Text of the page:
Meghalaya has some of the thickest surviving forests in the country. Therefore constitutes one of the most important ecotourism circuits in the country today. The Meghalayan subtropical forests support a vast variety of flora and fauna. Meghalaya has 2 national parks and 3 wildlife sanctuaries.
Meghalaya, also offers many adventure tourism opportunities in the form of mountaineering, rock climbing, trekking and hiking, water sports etc. The state offers several trekking routes some of which also afford an opportunity to encounter some rare animals such as the slow loris, assorted deer and bear. The Umiam Lake has a water sports complex with facilities such as rowboats, paddleboats, sailing boats, cruise-boats, water-scooters and speedboats.
Cherrapunjee is one of the most popular tourist spots in North East of India. It lies to the south of the capital Shillong. The town is very well known and needs little publicity. A rather scenic, 50 kilometre long road, connects Cherrapunjee with Shillong.
The popular waterfalls in the state are the Elephant Falls, Shadthum Falls, Weinia falls, Bishop Falls, Nohkalikai Falls,Langshiang Falls and Sweet Falls. The hot springs at Jakrem near Mawsynram are believed to have curative and medicinal properties. It is a very good place to visit.
2.Living Root Bridges- Cherrapunji
Deep in the dense tropical forest of Meghalaya, and shrouded in cloud and rain for much of the year, are some astonishing man-made natural wonders. Known as living root bridges, inventive members of the Khasi tribe have trained them to grow from the roots of ancient rubber trees, native to the northeast region. The root bridges provide a stable alternative to wooden bridges, which decay and get destroyed during the lengthy monsoon seasons.
It takes around 15 years for a new root bridge to become strong enough to bear the weight of people crossing it. However, it will continue to grow and strengthen even more over time. Some of the bridges are believed to be hundreds of years old, although no one knows their exact age. Their tangled webs of roots are almost eerie in nature and wouldn’t look out of place in a fantasy world.
Meghalaya’s most famous root bridge, the “double decker” root bridge, can be found in the vicinity of the wettest place on earth — Cherrapunji (also known as Sohra). There are 11 functional root bridges in this area, situated around two and a half hours drive from Shillong.
The bridges have been documented as far back as 1844, in the Journal of the Asiatic Society of Bengal. However, it’s the owner of the Cherrapunjee Holiday Resort (a retired Tamil banker who’s married to a local Khasi woman) in Laitkynsew village who put them on the tourist map. He spent a lot of time exploring the surrounds and detailing interesting treks when setting up the Resort. (The Cherrapunjee Holiday Resort is a delightful, homely place to spend time in nature and guides are provided for trekking. However, don’t expect resort-style facilities).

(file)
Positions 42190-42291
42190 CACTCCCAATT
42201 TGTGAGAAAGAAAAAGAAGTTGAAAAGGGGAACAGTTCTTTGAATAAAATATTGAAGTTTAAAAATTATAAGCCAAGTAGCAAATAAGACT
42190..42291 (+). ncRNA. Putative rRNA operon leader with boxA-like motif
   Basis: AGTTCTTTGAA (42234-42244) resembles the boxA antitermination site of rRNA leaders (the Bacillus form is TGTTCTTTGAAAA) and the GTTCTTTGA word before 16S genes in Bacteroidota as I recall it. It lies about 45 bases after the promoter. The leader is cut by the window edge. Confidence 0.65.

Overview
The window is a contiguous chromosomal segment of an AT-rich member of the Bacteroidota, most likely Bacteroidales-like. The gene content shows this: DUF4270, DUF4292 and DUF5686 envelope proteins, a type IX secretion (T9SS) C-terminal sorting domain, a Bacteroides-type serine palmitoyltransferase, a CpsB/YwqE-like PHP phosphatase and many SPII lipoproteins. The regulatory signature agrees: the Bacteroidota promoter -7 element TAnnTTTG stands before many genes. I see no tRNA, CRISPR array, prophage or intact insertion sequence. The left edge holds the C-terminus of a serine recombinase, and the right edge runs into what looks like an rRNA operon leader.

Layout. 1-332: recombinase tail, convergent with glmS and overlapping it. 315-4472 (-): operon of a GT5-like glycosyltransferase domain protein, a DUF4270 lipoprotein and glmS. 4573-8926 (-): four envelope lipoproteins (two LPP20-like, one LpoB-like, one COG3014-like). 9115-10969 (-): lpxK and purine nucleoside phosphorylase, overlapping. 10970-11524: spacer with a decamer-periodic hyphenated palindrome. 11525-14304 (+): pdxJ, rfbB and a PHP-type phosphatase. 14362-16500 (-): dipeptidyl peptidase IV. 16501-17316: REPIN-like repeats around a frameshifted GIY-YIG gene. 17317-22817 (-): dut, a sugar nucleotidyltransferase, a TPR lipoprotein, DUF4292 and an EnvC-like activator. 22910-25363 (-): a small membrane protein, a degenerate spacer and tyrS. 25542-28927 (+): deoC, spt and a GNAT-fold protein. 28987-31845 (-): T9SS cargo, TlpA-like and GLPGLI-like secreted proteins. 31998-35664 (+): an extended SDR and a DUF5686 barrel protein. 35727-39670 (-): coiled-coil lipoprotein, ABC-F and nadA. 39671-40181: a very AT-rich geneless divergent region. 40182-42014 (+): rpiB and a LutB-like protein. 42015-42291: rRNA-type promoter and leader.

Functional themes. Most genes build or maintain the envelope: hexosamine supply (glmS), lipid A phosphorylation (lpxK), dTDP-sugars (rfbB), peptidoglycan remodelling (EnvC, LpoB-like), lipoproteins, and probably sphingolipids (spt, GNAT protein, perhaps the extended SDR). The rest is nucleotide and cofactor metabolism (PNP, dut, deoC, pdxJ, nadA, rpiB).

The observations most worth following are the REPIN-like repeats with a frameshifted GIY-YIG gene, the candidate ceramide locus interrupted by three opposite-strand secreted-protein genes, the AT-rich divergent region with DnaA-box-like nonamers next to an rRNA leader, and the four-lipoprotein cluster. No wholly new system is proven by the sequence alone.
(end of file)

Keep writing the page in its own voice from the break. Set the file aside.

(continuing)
3 . Umiam Lake
Umiam Lake is a reservoir located in the hills 15 km to the North of Shillong in the state of Meghalaya, India. It was created by damming the Umiam river in the early 1960s. The principal catchment area of the lake and dam is spread over 220 square km.
The lake was formed as part of building a Dam. The dam started construction in 1965. The dam has the distinction of being the first Hydel power project in the North-east region of India.
The lake serves as a major tourist attraction for the state of Meghalaya. It is also a popular destination for water sport and adventure facilities. Tourists visit this spot for kayaking, water cycling, scooting and boating.
Mawsynram is a village in the East Khasi Hills district of Meghalaya state in north-eastern India, 65 kilometres from Shillong. It is reportedly the wettest place on Earth, with an annual rainfall of 11,872 millimetres (467.4 in), but that claim is disputed by Lloró, Colombia, which had an average yearly rainfall of 12,717 millimetres (500.7 in) between 1952 and 1989 and Lopez del Micay, also in Colombia, with 12892 mm between 1960 and 2012. According to the Guinness Book of World Records, Mawsynram received 26,000 millimetres (1,000 in) of rainfall in 1985.
Mawsynram is located at 25° 18′ N, 91° 35′ E, at an altitude of about 1,400 metres (4,600 ft), 16 km west of Cherrapunji, in theKhasi Hills in the state of Meghalaya (India) . The name of the village contains Maw, a Khasi word meaning stone, and thus might refer to certain megaliths in the surrounding area. Khasi Hills are rich with such megaliths.